This can be estimated recursively each time n using a forgetting factor α(0 < α ≤ 1) by Cn = αCn −1 + (1 − α)e(n)e(n − 1).

(5)

Here α = 0.9. Due to the above, Cn will be almost zero for a normal Doppler signal, and the presence of an embolus will be characterized by an abrupt change. Therefore, to detect an embolus, we have to construct DI. Thus, here DI = |Cn |. The probability density function p(y) of this DI is [18] 1 ∞ p(y) = exp[−|y|cosh(u)] du, y = 0. π 0

(6)

An example of an embolus recorded for a patient is shown in Fig. 1 to illustrate this. To evaluate the reliability of embolus detection, such detection is performed in the framework of hypothesis testing. Two hypotheses, i.e., H0 and H1 , representing the absence and the

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Fig. 1. Typical in vivo circulating embolus signatures in symptomatic patients. (a) Real-part Doppler signal of a large-size embolus, and (b) and (c) are spectrogram and DI, respectively. (d) Real-part Doppler signal of a smaller size embolus, and (e) and (f) are spectrogram and DI, respectively.

Fig. 2. (a) Sugeno Fuzzy inference system with two rules. (b) Its equivalent neural net model.

B. neurofuzzy Approach presence of an embolus, respectively, have to be tested. Assuming that the decision made is based on a single observation of the process or the received signal represented by random variable Y , and that the possible values of Y constitute the observation set denoted by O, the set O is then divided into two subsets (O0 and O1 ) such that if values of Y belong to Oi the decision is Di , with i = 0, 1. The probability density functions of Y corresponding to each hypothesis are denoted fY |H 0 (y|H0 ) and fY |H 1 (y|H1 ), where y is a particular value of the random variable Y . Denoting P (Di |Hj ), the probability of deciding Di when Hj is true, it follows that def Pij = P (Di |Hj ) = fY |H j (y|Hj ) dy. (7) Oi

With these definitions, we have PFA = P10 = 1 − P00

(8)

PND = P01 = 1 − P11

(9)

where PFA is the probability of false alarm and PND is the probability of nondetection evaluated using (8) and (9). In practice, each hypothesis characterized by DI and belonging to O0 or O1 is represented by a threshold (λ). PND and PFA can thus be obtained by inverting (8) and (9). PFA and PND are measures of reliability. Finally, the well-known power spectrum density expression, from (3), denoted Px (n, f ) to account for its time-dependent behavior, can be obtained for each time n as Px (n, f ) =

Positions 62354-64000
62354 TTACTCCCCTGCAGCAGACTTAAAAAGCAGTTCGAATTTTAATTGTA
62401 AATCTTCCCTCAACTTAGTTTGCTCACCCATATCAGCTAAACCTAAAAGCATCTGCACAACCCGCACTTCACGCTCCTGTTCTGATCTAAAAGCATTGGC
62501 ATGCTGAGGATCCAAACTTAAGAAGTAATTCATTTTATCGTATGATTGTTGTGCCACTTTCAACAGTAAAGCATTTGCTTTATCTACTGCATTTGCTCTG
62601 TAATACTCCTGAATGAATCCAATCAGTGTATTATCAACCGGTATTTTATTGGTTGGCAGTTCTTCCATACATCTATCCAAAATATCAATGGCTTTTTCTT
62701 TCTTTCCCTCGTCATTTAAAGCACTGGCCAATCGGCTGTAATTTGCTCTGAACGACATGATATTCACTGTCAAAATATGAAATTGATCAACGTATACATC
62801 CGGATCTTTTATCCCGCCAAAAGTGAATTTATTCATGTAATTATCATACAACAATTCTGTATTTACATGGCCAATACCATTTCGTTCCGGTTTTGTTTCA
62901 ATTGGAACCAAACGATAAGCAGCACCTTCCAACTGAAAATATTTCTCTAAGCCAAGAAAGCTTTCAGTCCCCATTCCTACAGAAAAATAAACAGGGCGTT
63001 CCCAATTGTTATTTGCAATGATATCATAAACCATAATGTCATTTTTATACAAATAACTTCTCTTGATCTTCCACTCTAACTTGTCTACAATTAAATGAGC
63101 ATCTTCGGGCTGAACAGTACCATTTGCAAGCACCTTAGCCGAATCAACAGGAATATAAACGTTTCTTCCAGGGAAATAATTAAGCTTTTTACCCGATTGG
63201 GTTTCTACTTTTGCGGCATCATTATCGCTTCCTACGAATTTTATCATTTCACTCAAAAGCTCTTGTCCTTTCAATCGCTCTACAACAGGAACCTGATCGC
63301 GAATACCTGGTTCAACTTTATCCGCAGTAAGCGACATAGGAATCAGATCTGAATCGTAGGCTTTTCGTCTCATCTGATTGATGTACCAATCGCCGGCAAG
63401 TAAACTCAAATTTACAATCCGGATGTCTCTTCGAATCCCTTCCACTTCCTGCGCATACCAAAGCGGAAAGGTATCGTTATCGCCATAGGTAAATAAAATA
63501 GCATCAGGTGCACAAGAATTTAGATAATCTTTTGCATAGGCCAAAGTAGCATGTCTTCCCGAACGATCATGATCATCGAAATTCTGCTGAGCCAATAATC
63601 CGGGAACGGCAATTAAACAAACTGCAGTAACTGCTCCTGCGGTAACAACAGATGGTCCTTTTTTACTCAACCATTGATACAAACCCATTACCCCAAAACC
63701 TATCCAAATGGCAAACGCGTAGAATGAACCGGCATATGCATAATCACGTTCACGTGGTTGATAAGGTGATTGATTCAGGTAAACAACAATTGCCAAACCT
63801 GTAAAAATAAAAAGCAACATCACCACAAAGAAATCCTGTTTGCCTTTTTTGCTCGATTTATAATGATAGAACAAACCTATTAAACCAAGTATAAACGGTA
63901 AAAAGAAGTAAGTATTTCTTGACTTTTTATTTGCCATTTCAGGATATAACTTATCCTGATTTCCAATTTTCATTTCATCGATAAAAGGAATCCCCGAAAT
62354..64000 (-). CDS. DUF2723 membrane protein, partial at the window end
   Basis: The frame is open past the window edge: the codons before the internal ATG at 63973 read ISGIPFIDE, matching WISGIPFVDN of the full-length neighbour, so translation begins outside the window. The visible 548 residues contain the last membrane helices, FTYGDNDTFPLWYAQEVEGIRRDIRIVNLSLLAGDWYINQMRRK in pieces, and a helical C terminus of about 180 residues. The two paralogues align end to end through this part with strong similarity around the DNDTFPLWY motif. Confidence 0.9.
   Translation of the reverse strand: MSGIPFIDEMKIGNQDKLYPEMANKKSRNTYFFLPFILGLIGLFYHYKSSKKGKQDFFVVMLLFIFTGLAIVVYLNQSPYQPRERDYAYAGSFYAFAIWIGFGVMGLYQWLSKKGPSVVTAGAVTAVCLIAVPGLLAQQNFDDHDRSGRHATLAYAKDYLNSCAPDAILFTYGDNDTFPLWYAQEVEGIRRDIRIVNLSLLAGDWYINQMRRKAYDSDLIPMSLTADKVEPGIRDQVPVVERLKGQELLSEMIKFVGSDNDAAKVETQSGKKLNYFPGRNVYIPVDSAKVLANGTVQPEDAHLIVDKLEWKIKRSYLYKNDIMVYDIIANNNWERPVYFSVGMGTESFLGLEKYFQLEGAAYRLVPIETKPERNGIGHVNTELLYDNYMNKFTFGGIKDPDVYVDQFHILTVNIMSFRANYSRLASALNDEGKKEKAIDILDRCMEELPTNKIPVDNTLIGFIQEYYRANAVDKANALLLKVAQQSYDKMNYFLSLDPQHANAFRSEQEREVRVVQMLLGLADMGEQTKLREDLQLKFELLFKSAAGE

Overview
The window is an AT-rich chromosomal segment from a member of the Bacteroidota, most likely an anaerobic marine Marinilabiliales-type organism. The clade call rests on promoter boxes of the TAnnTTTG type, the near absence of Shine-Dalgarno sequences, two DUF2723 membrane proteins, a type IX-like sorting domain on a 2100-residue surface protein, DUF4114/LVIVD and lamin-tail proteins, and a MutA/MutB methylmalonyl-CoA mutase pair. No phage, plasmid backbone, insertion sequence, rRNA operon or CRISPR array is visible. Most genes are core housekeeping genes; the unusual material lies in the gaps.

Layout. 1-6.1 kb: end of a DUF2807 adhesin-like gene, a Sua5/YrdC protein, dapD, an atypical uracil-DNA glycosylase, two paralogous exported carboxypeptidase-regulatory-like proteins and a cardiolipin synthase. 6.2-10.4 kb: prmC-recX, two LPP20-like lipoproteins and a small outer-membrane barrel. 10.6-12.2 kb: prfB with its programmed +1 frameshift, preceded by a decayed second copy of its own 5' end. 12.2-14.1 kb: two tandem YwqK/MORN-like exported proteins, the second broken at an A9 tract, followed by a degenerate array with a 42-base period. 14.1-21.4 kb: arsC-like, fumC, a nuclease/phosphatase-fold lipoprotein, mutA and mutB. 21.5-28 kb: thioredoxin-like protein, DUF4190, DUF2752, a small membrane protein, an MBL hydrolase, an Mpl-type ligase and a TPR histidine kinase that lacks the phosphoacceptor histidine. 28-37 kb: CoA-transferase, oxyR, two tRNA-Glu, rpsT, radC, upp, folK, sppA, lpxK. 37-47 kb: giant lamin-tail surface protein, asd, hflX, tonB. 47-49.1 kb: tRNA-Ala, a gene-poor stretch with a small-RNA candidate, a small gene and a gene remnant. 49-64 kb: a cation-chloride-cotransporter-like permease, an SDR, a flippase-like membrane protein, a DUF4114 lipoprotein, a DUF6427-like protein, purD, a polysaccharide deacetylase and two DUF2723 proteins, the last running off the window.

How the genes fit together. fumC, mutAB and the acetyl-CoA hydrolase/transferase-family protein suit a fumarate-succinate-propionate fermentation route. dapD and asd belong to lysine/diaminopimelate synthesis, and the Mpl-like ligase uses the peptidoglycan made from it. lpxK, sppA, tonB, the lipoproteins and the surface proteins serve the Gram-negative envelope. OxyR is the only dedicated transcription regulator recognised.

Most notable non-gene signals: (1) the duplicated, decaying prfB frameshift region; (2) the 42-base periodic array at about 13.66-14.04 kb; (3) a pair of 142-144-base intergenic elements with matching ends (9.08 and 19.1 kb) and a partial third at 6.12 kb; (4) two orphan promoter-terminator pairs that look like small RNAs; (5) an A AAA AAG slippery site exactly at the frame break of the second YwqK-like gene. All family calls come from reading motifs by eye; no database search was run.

|1 +

2

σ a (n) exp(−2πjf k)|2 k k =1

p

In this section, we also provide a brief introduction to the concepts used to study a problem with the neurofuzzy approach. Introduced in 1965 by Zadeh [19], the fuzzy approach is based on fuzzy reasoning or approximate reasoning, which is an inference procedure used to derive conclusions from a set of fuzzy if-then rules, as follows: “IF conditions THEN conclusion.” Conditions and conclusion are of the type: “x is A,” “y is B,” respectively and x and y are variables representing, for example, input and output of the system under consideration. A and B are referred to as linguistic terms, for instance “LARGE,” “LOW,”. . ., and are characterized by membership functions µA and µB . For a particular value x0 of x, it can be said that “x is A” with a degree of truth µA (x0 ). An important characteristic of such a system is that, due to its structure, it is immediately possible to insert human expertise through the rules. Direct use of this fuzzy reasoning may need a high number of cumbersome manual settings in complex problems. Neurofuzzy modeling was introduced [20], [21] to account for this and fit the possible change in the system. Using our application, we consider here the case of the Sugeno model that means conclusions of rules are crisp linear combinations of variables. Many choices are possible [21]. Our choice is explained below. For the purposes of illustration, consider the example of two rules (R1 and R2), two inputs (x1 and x2 ), and one output (z) below. R1: IF x1 is A11 and x2 is A12 R2: IF x1 is A21 and x2 is A22

THEN f1 = p1 x1 + q1 x2 + r1 THEN f2 = p2 x1 + q2 x2 + r2

(10)

where σ 2 is the power of the noise √ η and f is normalized frequency −0.5 ≤ f ≤ 0.5 and j = −1.

The resulting output is z = (µ1 f1 + µ2 f2 )/(µ1 + µ2 ), where µi = µA i 1 (x1 ) × µA i 2 (x2 ) with i = 1, 2, as shown in [Fig. 2(a)].

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Fig. 3. N inputs four layers neural network system.